Loading

Attorney E-Newsletter

July 2015

Hearing Committee Members Reappointed

The Disciplinary Board announced that forty-seven lawyers have been reappointed to terms as members of hearing committees in the four districts effective July 1st. Hearing committee members volunteer to serve in a demanding role critical to the function of the disciplinary system. Hearing committees sit through many hours of hearings and conferences, and spend time writing extensive and detailed findings of fact and reports on which the Disciplinary Board and the Supreme Court rely. In addition, they review recommendations of Disciplinary Counsel. Before private discipline can be imposed or formal charges filed in a case, a member of a hearing committee must approve or modify that recommendation. The Disciplinary Board owes a debt of gratitude to the hearing committee members for their dedication and service.

The following lawyers have been reappointed to three-year terms as hearing committee members:

District I:

  • Peter C. Buckley, Jr.
  • Henry F. Canelo
  • A. Harold Datz
  • Mark B. Goodheart
  • Michele D. Hangley
  • Karen S. Kelly
  • Sarah A. Kelly
  • Meredith A. Mack
  • Jillian A.S. Roman
  • Elizabeth J. Rubin
  • Karen M. Sanchez
  • Stephanie J. Sprenkle

District II:

  • Margaret J. Amoroso
  • Eric J. Bronstein
  • Guy A. Donatelli
  • Diane Edbril
  • James E. Gavin
  • David R. Jacquette
  • Maureen M. McBride
  • Dianne M. Nast
  • Carin Ann O’Donnel
  • Dara Rosenthal
  • Daniel J. Rovner
  • Nelson J. Sack
  • Elizabeth Ann Schneider

District III:

  • Rita G. Alexyn
  • Timothy P. Brennan
  • Jane M. Carlonas
  • Dean V. Dominick
  • James L. Goldsmith
  • Larry S. Keiser
  • Joanne C. Ludwikowski
  • Kathleen B. Murren
  • Kenneth R. Shutts

District IV:

  • Lorrie Kay Albert
  • Jennifer O’Neal Arnette
  • James R. Burn, Jr.
  • Angela M. Heim
  • Nicola V. Henry-Taylor
  • Julie W. Meder
  • Philip J. Murray, III
  • Melaine S. Rothey
  • M. Cristina Sharp
  • Kirsten J. Sigurdson
  • Ansley S. Westbrook, II
  • Regina C. Wilson
  • Laura Cohen

Lawyer Suspended After Probation Violation

A lawyer who is placed on probation after a disciplinary proceeding can usually breathe a sigh of relief at avoiding a more serious sanction. The imposition of probation does not mean one is off the hook, as a Montgomery County lawyer learned.

In March 2014, Joseph F. Lawless entered into a Joint Petition in Support of Discipline on Consent, which provided that he would receive a year and a day suspension stayed in its entirety by two years of probation. The terms of the probation required that he abstain from alcohol, drugs or other mind-altering chemicals, and that he maintain weekly telephone contact and twice monthly meetings with a sobriety monitor.

Lawless failed to keep up with the required schedule of contacts. His sobriety monitor warned in May that he was “not taking this seriously,” but despite promises to improve, Lawless’s compliance with the regimen deteriorated over the following months. By January 2015, his monitor reported that he had only one telephone call from Lawless in December, and in February he reported no further contact since that call. In a voicemail left with the sobriety monitor in April, Lawless admitted to a relapse.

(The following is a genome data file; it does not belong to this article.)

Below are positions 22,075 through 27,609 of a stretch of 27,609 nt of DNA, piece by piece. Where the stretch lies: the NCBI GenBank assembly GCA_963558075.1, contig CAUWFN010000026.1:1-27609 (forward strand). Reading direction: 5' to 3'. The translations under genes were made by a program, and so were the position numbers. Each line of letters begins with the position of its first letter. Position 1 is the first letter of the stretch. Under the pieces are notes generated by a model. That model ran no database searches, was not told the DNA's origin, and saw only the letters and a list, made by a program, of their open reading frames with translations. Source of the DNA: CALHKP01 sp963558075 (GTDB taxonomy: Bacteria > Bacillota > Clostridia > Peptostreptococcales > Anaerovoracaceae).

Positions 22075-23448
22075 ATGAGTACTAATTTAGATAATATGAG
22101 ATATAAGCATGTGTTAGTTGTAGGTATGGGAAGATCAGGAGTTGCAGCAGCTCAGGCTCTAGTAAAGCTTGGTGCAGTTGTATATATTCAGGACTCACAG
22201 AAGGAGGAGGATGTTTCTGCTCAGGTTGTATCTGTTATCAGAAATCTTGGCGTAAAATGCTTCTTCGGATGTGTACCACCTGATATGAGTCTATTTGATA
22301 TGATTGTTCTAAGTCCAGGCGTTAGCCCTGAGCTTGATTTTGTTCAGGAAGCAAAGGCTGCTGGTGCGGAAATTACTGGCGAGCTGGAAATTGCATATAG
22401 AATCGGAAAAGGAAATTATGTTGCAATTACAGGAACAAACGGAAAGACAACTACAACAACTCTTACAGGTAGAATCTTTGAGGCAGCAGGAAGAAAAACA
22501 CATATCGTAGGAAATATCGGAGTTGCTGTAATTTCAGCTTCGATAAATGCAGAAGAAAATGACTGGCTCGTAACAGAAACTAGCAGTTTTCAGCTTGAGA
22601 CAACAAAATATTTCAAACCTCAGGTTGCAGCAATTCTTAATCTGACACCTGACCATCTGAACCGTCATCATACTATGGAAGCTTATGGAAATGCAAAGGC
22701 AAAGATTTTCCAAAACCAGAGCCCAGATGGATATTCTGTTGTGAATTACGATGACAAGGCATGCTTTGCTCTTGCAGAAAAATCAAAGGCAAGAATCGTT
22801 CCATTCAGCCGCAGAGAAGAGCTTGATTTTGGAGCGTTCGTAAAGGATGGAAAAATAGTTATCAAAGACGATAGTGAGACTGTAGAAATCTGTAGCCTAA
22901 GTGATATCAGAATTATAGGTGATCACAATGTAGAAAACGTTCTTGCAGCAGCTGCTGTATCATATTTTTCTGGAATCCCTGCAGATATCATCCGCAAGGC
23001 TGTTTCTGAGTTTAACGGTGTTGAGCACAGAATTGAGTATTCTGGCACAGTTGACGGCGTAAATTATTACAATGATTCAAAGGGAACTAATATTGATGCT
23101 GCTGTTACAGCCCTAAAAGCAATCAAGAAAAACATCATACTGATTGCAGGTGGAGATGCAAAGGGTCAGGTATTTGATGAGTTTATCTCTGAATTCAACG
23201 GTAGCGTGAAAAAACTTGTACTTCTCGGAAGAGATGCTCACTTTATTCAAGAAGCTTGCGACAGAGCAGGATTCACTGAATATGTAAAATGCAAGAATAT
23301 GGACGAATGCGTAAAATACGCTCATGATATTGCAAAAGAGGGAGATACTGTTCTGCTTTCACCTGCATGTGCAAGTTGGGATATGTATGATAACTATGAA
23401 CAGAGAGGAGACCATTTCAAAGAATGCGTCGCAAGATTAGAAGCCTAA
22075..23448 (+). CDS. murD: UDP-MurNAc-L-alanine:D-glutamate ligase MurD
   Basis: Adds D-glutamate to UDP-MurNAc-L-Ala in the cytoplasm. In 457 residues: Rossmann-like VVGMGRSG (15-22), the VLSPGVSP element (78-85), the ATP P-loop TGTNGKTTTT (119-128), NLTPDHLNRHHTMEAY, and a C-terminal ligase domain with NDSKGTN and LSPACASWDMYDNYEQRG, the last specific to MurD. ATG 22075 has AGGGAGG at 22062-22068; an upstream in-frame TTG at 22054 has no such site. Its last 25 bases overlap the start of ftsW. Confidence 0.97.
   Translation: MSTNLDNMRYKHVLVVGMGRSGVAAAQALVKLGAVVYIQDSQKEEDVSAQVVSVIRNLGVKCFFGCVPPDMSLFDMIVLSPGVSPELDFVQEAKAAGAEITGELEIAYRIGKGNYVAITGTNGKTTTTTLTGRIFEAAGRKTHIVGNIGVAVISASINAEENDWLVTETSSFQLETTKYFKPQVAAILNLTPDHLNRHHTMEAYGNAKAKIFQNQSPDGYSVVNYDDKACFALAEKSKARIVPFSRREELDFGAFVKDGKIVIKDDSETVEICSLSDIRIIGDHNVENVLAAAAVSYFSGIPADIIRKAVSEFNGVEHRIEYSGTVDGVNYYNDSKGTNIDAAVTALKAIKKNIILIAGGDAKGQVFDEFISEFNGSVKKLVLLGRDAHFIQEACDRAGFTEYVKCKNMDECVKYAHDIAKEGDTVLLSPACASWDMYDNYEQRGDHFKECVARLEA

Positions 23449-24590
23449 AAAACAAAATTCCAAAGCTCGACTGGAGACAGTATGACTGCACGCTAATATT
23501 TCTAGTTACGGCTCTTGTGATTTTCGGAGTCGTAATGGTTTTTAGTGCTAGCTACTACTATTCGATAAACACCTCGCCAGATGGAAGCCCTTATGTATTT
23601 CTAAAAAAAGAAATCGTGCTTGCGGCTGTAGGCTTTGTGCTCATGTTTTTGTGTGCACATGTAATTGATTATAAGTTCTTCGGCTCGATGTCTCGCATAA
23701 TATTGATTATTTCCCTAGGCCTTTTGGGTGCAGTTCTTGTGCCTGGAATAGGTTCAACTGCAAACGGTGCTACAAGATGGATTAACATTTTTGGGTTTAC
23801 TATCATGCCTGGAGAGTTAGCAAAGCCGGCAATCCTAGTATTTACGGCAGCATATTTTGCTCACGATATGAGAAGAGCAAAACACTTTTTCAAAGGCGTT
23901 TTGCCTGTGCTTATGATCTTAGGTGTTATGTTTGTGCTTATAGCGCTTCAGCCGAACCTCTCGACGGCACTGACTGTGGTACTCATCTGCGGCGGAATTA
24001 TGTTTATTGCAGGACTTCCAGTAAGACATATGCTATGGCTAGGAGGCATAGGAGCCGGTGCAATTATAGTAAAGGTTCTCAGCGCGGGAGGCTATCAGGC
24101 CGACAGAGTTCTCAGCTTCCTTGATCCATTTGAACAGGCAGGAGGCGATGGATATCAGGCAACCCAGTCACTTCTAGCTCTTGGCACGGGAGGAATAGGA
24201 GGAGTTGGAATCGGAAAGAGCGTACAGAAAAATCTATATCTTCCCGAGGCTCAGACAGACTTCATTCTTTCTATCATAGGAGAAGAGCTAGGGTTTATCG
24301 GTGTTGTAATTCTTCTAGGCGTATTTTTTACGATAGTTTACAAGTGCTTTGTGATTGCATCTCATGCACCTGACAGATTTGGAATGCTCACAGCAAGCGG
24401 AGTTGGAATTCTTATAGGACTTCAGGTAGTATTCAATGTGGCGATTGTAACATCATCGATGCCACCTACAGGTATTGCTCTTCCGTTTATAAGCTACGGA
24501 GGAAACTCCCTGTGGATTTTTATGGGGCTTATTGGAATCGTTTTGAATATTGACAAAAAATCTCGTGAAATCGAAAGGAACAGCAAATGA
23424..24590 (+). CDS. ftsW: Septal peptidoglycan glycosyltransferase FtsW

Disciplinary Counsel filed a Petition to Schedule Probation Violation Hearing, and a hearing was held April 27, 2015. Respondent failed to attend the hearing.

Based on the evidence of Lawless’s noncompliance, the Board recommended that the probation be lifted and Lawless’s suspension for one year and one day be imposed. The Supreme Court did so by order dated June 25, 2015.

ABA Ethics Committee Hands Down Opinionon Returning Client Papers

The Standing Committee on Ethics and Professional Responsibility of the American Bar Association has issued its Formal Opinion 471 on the subject of the ethical obligations of a lawyer to surrender papers and property to which former client is entitled. Specifically, the opinion examines whether documents generated for the lawyer’s own purposes must be turned over. The opinion presumes that the lawyer’s fees have been paid, so factors such as retaining liens are not considered. The opinion examines the requirements of Rules 1.15(d) and 1.16(d) of the Model Rules of Professional Conduct.

The opinion notes that jurisdictions in the United States divide into two views. Many states take a “whole file” approach, concluding that all papers generated in the course of the representation become the property of the client and must be turned over at the conclusion of the representation. Pennsylvania is most likely within this group, based on the law stated in the case of Maleski v. Corporate Life Insurance Company, 163 Pa.Cmwth. 36, 641 A.2d 1 (1994). The other view is an “end product” approach, which distinguishes between documents that are the “end-product” of a lawyer’s services, and other material that may have led to the creation of that “end-product,” which need not be automatically surrendered. “End-product” documents would include pleadings, briefs, instruments such as wills, deeds, and contracts, documents of legal significance, and correspondence. These documents affect the legal rights of the client and must be surrendered. Examples of documents that would not be considered end-product include memoranda concerning potential conflicts of interest, the client’s creditworthiness, time and expense records, personnel matters, personal notes, drafts of legal documents, and legal research.[1]